Robert Johnson recordings (partially lost recordings of blues singer; late 1930s)
Robert Johnson is a legendary blues guitarist that helped lay many of the roots for rock music in the coming decades. Johnson's life is shrouded in mystery. He is rumored to sold his soul to the devil in exchange for his skills. He was among the first of many influential musicians to die at the age of 27, being an early member of what many refer to as the "27 Club".
Johnson was recorded only twice during his lifetime. Alan Lomax, a man who was searching for talented musical acts to record, discovered Johnson and recorded him in a hotel room for a couple thousand dollars in 1937. Johnson then disappeared for several months before returning to record for Lomax in 1938. He died a few months later before he could record any more tracks. Lomax circulated around a few single records of some of Johnson's songs.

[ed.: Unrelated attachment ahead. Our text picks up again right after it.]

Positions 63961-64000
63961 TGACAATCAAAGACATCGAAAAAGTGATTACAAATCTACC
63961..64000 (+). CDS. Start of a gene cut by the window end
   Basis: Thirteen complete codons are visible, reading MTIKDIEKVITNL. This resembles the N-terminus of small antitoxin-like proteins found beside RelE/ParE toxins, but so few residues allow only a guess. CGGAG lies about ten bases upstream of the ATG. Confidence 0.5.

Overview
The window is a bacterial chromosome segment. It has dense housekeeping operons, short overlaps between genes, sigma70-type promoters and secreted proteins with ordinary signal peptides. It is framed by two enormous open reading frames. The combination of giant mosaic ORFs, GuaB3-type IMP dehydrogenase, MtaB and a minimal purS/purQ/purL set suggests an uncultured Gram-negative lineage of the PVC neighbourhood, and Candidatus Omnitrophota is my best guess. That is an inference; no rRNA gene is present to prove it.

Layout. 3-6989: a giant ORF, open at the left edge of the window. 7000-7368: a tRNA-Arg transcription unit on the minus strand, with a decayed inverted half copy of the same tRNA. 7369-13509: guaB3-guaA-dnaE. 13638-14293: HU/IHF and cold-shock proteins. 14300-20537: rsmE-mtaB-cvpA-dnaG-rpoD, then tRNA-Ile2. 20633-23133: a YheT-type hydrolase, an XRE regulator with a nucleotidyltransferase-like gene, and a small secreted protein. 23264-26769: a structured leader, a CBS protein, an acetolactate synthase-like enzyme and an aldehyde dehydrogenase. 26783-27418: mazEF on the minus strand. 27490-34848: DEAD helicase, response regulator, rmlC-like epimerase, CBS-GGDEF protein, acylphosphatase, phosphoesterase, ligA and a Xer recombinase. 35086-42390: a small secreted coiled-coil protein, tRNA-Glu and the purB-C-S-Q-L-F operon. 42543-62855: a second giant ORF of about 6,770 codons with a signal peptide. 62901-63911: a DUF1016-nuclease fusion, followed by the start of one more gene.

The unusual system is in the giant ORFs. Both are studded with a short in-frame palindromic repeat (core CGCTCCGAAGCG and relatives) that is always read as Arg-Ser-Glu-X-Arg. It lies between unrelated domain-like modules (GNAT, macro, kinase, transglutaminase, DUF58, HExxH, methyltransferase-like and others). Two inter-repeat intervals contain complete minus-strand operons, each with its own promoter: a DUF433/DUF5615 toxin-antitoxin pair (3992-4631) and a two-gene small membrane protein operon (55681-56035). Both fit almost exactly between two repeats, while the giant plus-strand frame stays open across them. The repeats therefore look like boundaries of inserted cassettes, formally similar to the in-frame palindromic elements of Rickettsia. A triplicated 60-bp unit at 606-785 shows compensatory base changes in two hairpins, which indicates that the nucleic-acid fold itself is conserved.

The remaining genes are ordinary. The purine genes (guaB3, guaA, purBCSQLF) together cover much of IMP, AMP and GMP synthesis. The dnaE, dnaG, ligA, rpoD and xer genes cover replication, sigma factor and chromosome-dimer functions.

Originally, it was thought that about 29 songs, with some alternate takes, were all that was recorded. All of the tracks combined totaled to 41 recordings. In the 60s, King Of Delta Blues Singers Volumes I and II was released. They were thought to be the complete collections until 1989 when a few alternate takes were discovered in a vault. In 1990, The Complete Recordings was released and is, to this day, the most complete collection of Johnson's recordings. For years, it was thought that all of Johnson's recordings were accounted for.
Then, in the 2000s, it was revealed by scholar Tom Graves that according to some paperwork done by Lomax in the 30s, there were a whopping 59 recordings total of Johnson's blues songs. It is unknown what happened to the remaining 18 recordings, but it is entirely possible that Lomax may have issued out some of the missing tracks as single records over the years. Unless the original recordings still exist, this may be the only chance any of these tracks have of surfacing.